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We've found that good indicators include: a large distance between billing and shipping addresses, a large distance between estimated IP location and billing address, large order size, using a free email like gmail/yahoo/hotmail (that's the smallest of the factors, but virtually all of our fraud orders use them). Even combining these and others with a threshold, it's still hard to reliably detect without too many false positives.

At a previous gig we found the same basic factors. I wrote a quick script to iterate through all the available Weka[1] classifiers using our manually flagged data as a training set. Then I took the top 20 performing ones and used them on incoming orders in production. If more then half the classifiers agreed a transaction was fraud, we denied it. Though this seems a very blunt hammer (I'm not a machine learning expert by any stretch) it worked remarkably well.

[1] http://www.cs.waikato.ac.nz/ml/weka/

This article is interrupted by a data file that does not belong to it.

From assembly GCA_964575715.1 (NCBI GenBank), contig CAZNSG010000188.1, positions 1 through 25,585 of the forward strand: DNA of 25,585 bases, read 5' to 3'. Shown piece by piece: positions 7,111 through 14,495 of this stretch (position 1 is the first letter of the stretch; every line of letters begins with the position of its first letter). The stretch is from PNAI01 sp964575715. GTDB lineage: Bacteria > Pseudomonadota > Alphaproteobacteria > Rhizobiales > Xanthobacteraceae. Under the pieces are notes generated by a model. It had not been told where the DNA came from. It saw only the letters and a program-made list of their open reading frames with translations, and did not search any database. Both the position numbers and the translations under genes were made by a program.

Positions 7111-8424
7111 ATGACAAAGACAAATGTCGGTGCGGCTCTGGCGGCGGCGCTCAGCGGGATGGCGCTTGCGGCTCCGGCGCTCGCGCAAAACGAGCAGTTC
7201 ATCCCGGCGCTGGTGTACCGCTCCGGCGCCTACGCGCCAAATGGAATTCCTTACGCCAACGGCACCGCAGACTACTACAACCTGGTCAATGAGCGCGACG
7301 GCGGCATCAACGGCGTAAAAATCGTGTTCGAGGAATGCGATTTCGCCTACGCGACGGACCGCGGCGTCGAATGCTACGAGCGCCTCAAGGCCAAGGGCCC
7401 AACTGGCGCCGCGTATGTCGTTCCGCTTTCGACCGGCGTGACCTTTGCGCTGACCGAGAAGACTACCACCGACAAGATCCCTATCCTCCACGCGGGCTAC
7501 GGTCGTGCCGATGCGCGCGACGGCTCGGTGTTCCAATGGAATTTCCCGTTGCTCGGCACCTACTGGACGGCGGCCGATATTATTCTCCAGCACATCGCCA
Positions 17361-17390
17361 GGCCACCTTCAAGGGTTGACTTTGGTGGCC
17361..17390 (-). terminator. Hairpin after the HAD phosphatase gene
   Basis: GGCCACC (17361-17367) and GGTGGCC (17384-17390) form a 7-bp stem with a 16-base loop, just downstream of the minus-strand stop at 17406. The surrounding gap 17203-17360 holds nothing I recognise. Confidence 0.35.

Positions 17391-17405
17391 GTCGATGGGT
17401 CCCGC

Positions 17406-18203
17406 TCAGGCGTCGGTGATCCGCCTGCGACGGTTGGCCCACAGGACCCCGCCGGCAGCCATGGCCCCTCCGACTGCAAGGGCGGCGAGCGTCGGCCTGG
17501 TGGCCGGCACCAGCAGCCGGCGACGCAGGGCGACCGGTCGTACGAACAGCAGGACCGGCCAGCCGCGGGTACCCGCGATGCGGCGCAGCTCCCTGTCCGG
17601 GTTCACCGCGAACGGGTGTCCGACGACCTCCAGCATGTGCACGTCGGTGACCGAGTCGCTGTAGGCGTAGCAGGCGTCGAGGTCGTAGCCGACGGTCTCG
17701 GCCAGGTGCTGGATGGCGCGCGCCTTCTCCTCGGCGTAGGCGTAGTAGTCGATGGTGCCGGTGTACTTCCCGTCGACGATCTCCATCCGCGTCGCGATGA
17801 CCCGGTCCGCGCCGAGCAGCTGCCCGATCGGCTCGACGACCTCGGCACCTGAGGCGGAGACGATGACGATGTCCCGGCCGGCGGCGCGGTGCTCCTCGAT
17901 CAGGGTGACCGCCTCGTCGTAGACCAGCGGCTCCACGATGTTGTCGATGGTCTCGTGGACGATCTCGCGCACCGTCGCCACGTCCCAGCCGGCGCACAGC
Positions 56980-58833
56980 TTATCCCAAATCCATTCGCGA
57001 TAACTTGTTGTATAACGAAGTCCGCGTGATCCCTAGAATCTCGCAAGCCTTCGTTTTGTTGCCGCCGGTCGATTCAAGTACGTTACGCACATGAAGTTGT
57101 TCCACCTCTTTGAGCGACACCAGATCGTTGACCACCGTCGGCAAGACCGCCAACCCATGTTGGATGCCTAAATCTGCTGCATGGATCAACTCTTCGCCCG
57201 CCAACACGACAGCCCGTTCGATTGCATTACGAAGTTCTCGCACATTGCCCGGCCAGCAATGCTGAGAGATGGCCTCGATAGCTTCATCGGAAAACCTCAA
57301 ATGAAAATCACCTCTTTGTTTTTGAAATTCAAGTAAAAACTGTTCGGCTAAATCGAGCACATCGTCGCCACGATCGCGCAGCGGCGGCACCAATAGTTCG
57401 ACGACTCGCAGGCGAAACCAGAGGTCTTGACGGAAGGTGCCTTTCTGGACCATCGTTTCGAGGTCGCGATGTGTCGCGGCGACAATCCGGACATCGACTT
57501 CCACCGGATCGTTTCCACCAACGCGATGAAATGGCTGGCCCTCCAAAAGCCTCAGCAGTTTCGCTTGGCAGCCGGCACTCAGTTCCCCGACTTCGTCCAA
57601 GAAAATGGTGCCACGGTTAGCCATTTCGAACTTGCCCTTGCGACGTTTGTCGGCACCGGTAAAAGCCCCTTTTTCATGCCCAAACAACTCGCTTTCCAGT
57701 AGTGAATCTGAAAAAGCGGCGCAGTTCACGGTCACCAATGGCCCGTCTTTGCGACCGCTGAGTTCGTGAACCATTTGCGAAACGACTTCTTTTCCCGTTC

What happens to the false positives - ie the ones you denied that were real? Do people get a way to prove they really are legit?

(Matt Cutt's blog claimed I was a spammer when I made a comment about two factor authentication - I have no idea why. It told me to email the administrator to get it accepted but of course provided no clues on what address to use etc so I didn't bother. I'm betting the anti-spam software is claiming a victory when it was actually a failure.)

For any denial we popped a "technical issues, please call customer support" message. We found that fraudsters were far less likely to call then real customers.

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